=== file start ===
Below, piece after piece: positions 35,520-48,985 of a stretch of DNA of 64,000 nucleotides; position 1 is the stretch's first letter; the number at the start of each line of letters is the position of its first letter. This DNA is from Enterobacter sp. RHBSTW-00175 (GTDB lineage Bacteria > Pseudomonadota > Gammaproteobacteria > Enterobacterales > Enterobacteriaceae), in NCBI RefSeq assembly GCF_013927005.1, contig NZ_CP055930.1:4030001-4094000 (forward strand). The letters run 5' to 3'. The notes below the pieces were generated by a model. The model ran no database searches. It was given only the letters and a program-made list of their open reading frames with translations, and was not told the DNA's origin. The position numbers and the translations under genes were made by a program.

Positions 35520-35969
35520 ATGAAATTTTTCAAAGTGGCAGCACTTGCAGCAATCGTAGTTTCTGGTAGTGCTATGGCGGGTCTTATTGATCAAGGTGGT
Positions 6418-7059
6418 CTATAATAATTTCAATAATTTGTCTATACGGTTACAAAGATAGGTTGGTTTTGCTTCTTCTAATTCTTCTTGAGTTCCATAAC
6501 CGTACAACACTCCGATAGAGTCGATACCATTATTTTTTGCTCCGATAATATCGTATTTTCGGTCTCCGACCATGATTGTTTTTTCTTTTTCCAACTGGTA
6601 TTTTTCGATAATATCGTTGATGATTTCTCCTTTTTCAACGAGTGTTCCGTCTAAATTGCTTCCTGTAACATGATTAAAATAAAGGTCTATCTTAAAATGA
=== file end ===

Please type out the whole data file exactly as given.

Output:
Below, piece after piece: positions 35,520-48,985 of a stretch of DNA of 64,000 nucleotides; position 1 is the stretch's first letter; the number at the start of each line of letters is the position of its first letter. This DNA is from Enterobacter sp. RHBSTW-00175 (GTDB lineage Bacteria > Pseudomonadota > Gammaproteobacteria > Enterobacterales > Enterobacteriaceae), in NCBI RefSeq assembly GCF_013927005.1, contig NZ_CP055930.1:4030001-4094000 (forward strand). The letters run 5' to 3'. The notes below the pieces were generated by a model. The model ran no database searches. It was given only the letters and a program-made list of their open reading frames with translations, and was not told the DNA's origin. The position numbers and the translations under genes were made by a program.

Positions 35520-35969
35520 ATGAAATTTTTCAAAGTGGCAGCACTTGCAGCAATCGTAGTTTCTGGTAGTGCTATGGCGGGTCTTATTGATCAAGGTGGT
Positions 6418-7059
6418 CTATAATAATTTCAATAATTTGTCTATACGGTTACAAAGATAGGTTGGTTTTGCTTCTTCTAATTCTTCTTGAGTTCCATAAC
6501 CGTACAACACTCCGATAGAGTCGATACCATTATTTTTTGCTCCGATAATATCGTATTTTCGGTCTCCGACCATGATTGTTTTTTCTTTTTCCAACTGGTA
6601 TTTTTCGATAATATCGTTGATGATTTCTCCTTTTTCAACGAGTGTTCCGTCTAAATTGCTTCCTGTAACATGATTAAAATAAAGGTCTATCTTAAAATGA